When you are out of work due to an injury, Delaware workers’ compensation will provide what is called total disability lost wages. Your lost wage payments are going to be two-thirds of your average weekly wage. A lot of people can’t make it on two-thirds of their average weekly wage. Sometimes, our clients will have disability insurance that makes up the difference between the two-thirds and their full wage. A lot of times they won’t. For example, maybe you are injured. Your doctor tells you that you cannot return to work. You just had surgery. If you return to work, the job duties may make your injury worse. You may find that you are stuck in a position where you can’t get back to work. You will only get two-thirds of what you were making and that’s not enough to pay the bills.

If you ask your employer if there’s alternate work that you could do, they might have a policy that says “If someone is injured on-the-job and they asked to come back in an alternate position with different duties (with different job requirements) we’ll make that available.” Sometimes, you have to ask.

We find these situations in workers’ comp cases where our client has had surgery.  You are sitting at home and crawling the walls. You can’t stand being at home. You are bored.  You need to keep your mind active. You need to do work. For your own mental health, you need to get back into the swing of things, but you can’t because the doctor has given you no work restrictions that bars you from working. And if you go to your employer and say, “Instead of being out on total disability lost wages, I want to come back to work, but in a limited capacity. Do you have anything for me?” Often, we find that the employer will say, “Oh, as a matter of fact, we do.” You just have to ask for it.

If you’re injured on-the-job and you’re out of work, you can ask your employer if there is some light-duty work that you could do. They might provide it to you. All you need to do is go to your doctor and give the doctor a description of what you’re planning to do. Ask the doctor to approve you to go back to that. You can return to work in a modified or light-duty capacity so that you can earn a full amount of wages rather than the two-thirds the average weekly wage that you get under workers’ comp insurance.

Thanks for watching!

Please watch the final video in our workers’ compensation video series here.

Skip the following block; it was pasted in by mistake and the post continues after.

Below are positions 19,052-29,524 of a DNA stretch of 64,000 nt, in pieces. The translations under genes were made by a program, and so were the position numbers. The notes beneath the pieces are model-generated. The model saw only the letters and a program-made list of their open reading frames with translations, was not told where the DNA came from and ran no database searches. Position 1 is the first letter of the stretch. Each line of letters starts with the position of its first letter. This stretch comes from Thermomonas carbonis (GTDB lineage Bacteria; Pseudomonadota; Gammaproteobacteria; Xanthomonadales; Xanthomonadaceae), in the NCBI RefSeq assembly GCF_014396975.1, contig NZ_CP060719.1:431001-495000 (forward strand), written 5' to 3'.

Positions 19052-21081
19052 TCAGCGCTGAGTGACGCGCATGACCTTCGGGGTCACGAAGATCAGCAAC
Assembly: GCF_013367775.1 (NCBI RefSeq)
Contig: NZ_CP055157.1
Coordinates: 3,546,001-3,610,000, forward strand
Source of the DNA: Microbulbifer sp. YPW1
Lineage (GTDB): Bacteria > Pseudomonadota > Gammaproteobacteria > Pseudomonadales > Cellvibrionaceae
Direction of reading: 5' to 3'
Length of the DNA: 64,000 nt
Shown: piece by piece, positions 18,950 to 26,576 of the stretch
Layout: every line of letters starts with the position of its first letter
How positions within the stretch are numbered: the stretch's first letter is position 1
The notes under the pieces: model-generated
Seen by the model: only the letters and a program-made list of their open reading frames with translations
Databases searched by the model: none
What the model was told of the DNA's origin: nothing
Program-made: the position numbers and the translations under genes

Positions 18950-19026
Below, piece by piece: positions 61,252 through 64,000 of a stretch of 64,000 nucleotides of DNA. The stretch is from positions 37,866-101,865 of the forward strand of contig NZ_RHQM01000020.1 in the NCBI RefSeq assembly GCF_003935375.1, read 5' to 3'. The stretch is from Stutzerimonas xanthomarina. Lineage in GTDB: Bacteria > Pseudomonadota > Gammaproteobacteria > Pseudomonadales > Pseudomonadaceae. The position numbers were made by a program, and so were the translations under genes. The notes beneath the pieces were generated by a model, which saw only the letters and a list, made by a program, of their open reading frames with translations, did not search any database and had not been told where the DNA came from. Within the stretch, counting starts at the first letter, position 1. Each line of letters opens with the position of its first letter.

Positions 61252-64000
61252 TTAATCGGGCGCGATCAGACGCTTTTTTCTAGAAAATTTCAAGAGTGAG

Workers’ Compensation Video Series –
Part 4 of 5

Office Locations - Personal Injury Lawyer

Click or Call 1-855-TIP-THE-SCALES

We have offices conveniently located to provide expert legal representation in Delaware, Maryland, New Jersey and Pennsylvania.

Dover, DelawareWilmington, DelawareHavertown, PennsylvaniaSalisbury, Maryland
Dover, Delaware
(302) 678-8700
1140 & 1126 South State Street
Dover, Delaware 19901
Central Fax: (302) 678-8702
Directions & Map
Wilmington, Delaware
(302) 654-4930
Suite 31B, Shoppes at Trolley Square
Wilmington, Delaware 19806
Central Fax: (302) 678-8702
Directions & Map
Philadelphia, Pennsylvania
(610) 853-4888
850 West Chester Pike Suite 205
Havertown, Pennsylvania 19083
Central Fax: (302) 678-8702
Directions & Map
Salisbury, Maryland
(410) 546-6415
Suite 500-A, 100 East Main Street
Salisbury, Maryland 21801
Central Fax: (302) 678-8702
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Workers’ Compensation Video Series – Part 3 of 5

In this segment of our Workers’ Compensation Video Series, Attorney Ben Schwartz discusses the Family Medical Leave Act and what you should know …more importantly, what your employer may not tell you if you need to file a workers’ compensation claim.

Workers’ Compensation Video Series –
Part 3 of 5

TRANSCRIPT:

Hi, I’m Attorney Ben Schwartz.

Today, we’re doing video #3 in our series about what employers don’t tell their employees when they have been injured on-the-job; specifically, we will discuss a federal law called FMLA.

FMLA (The Family Medical Leave Act) requires certain employers to hold the job of the employee until he or she can come back to work. I want to walk you through the FMLA because employers often neglect to tell their injured employees that they (the employer) must hold the job of the employee until he or she can return. It’s a complicated law, but I want to try and simplify it. The United States Department of Labor fact sheet #28 is available on the internet.

www.dol.gov/whd/regs/compliance/whdfs28.pdf

You can obtain this information yourself directly from the United States Department of Labor website. Eligible employees can take unpaid job-protected leave for a specific amount of time. Unpaid job-protected leave means that, under FMLA, you’re not going to get paid. You should understand that if you’re injured on-the-job and you’re taking FMLA leave, we can probably get your wages covered (if not fully covered then at least partially covered either under workers’ compensation insurance or under short term disability insurance depending on the facts of your specific situation). FMLA does not require the employer to cover lost wages. We look to other laws that require your employer or the workers’ compensation insurance company to cover lost wages.